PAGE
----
A couple of days ago, I posted my opinion that undertipping food servers shows a lack of character. While I expected some disagreement, I was surprised at how many people insisted on punishing servers (with low tips) who didn't make them happy.
From the way some of these commenters described their experiences, it was clear that 1) they frequently received bad service, and 2) bad service made them incredibly angry. One commenter left a YELL CAPS screed five times longer than the original post.
So I couldn't help asking myself: why do some people feel so threatened by the idea o tipping 15% even for lousy service?
I think there are two reasons.
The first reason people feel threatened by a 15% tip minimum is that they get bad service so frequently that they're afraid they'll get even more bad service if they don't whip those darn servers into shape.
However, what these unhappy customers don't understand is that they get bad service because they have a chip on their shoulder.
From the moment they walk in the door, such customers wordlessly communicate that they're difficult to please. Servers sense from the get-go that they're getting a small tip no matter what, so they shift attention to customers who are easier to please.
Perhaps in an ideal world servers would work even harder to delight these crabby-appletons. But in the real world nobody wants to fight an uphill (and maybe impossible to win) battle. So customers with lousy attitudes get lousy service.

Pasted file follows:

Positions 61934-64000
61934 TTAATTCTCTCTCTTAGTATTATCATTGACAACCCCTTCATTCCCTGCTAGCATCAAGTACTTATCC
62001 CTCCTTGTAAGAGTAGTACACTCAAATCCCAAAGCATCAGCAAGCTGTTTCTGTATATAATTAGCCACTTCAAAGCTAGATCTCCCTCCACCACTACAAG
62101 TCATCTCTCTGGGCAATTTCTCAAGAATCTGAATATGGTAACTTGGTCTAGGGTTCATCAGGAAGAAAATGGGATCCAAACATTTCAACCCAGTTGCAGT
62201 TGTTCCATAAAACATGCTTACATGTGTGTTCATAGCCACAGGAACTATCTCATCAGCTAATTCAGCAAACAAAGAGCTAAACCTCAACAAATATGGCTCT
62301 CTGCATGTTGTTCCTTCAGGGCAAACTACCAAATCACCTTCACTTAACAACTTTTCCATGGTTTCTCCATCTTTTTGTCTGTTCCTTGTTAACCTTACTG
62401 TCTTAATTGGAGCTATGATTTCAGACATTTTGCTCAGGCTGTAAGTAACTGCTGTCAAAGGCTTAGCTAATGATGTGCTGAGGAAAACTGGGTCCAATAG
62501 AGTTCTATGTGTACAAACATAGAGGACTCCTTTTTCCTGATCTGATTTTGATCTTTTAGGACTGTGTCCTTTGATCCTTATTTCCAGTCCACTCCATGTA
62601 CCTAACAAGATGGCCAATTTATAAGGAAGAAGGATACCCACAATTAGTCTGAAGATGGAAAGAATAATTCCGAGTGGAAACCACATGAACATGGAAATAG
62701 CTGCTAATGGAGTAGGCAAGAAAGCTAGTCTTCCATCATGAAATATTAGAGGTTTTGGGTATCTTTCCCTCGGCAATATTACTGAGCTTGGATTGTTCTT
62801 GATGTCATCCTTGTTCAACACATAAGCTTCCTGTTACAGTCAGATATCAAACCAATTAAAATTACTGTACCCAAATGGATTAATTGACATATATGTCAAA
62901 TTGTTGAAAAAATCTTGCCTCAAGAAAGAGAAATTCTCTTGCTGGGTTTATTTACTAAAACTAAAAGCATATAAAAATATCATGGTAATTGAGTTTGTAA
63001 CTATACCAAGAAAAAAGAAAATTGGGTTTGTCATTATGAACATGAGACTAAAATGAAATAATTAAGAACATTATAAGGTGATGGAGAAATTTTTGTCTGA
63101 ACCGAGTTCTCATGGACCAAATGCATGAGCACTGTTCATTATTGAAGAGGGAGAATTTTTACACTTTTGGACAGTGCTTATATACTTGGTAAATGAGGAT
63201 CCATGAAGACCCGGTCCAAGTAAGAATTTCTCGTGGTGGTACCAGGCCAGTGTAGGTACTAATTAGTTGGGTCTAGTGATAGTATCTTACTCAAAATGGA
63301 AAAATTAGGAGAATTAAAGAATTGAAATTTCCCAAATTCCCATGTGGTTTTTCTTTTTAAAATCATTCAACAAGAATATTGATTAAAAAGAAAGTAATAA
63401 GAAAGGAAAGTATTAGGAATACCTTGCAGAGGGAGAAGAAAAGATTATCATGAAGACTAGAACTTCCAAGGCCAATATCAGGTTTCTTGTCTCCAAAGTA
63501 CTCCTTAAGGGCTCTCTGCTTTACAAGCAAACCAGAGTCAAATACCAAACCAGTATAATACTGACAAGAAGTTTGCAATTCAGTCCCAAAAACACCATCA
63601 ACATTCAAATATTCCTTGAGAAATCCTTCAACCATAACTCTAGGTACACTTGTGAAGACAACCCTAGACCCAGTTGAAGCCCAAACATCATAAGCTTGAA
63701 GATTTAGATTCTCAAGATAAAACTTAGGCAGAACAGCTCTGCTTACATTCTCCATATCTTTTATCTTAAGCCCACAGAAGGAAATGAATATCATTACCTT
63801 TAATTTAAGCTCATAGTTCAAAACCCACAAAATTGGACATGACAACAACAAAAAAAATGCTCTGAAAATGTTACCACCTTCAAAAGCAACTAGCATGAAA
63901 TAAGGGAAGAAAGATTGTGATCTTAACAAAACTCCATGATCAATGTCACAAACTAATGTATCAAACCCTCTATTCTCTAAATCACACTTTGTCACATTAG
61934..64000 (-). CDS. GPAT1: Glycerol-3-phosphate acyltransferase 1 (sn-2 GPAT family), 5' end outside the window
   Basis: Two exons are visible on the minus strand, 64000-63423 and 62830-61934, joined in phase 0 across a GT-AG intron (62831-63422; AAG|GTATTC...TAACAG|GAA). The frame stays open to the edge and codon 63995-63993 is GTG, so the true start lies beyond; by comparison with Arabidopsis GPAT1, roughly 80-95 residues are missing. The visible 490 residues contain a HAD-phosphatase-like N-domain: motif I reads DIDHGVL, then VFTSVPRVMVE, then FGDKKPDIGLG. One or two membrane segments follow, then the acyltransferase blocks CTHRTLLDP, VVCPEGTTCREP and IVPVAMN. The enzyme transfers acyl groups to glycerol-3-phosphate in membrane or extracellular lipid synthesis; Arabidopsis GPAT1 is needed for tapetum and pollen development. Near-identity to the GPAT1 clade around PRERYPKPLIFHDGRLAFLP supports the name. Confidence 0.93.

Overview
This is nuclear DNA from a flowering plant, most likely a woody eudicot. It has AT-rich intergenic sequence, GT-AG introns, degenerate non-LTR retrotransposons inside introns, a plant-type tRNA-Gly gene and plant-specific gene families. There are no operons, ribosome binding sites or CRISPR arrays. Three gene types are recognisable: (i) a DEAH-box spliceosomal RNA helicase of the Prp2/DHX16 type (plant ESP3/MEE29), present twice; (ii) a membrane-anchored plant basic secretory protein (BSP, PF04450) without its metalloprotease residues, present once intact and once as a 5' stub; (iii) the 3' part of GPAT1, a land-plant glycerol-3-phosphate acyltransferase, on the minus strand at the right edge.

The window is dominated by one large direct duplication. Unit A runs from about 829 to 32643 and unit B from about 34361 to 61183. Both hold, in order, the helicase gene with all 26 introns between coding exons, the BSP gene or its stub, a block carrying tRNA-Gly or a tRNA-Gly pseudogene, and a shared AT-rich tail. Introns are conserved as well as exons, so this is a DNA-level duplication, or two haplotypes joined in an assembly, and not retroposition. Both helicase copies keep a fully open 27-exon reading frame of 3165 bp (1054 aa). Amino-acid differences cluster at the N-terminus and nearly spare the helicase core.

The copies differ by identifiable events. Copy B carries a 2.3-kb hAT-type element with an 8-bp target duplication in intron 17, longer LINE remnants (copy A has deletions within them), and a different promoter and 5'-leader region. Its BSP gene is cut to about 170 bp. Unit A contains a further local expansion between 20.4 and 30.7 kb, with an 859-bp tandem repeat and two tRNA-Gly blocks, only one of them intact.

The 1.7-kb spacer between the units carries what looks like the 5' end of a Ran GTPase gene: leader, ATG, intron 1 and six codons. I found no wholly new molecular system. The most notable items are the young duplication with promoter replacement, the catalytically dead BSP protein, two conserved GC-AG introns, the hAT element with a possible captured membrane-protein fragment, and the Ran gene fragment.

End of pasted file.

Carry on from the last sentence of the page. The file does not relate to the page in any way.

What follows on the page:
In other words, the "I tip zero for lousy service" crowd would rather finger-point, complain and punish than take control of their attitude and thus their own dining experience. I used to think that way, too.
Today, thoug, I consistently get good service. My secret: when the server approaches, I say: "Hi! I'm Geoffrey and this is Natalie and we're going to be your customers for the evening." It always gets a smile and almost always results in fabulous service.Try it sometime.
The general case here, though, is that your life is always what you make of it. You can obsess about and react to what you don't like about your experiences, or you can take charge and make them richer and more fulfilling.
The second reason some people feel threatened by a 15% tip minimum is that those who are low on the social totem pole feel better about themselves when they can crap on whoever is even lower down that pole.
Anybody who's watched Downton Abbey knows what I'm talking about. The upper class toffs are unfailingly polite and kind to the servants, while the servants themselves are pettily obsessed with reinforcing their own position in the pecking order.
In exactly the same way, people who punish servers with lousy tips are revealing that they feel helpless, weak, frustrated and underpaid. Rather than take control of their destiny they'd rather feel important by abusing the "servants."
In other words, people who can't imagine tipping 15% for poor service lack what used to be called "noblesse oblige." Their pettiness reflects a perceived lack of social status and an inability to clearlyimagine a positive change in that status.
Reacting to events rather than creating your life inevitably results in small-mindedness. Let me put it this way: if you believe in your heart that someday you'll be rich and successful, you don't stiff a waiter for a lousy $5 even the service was below par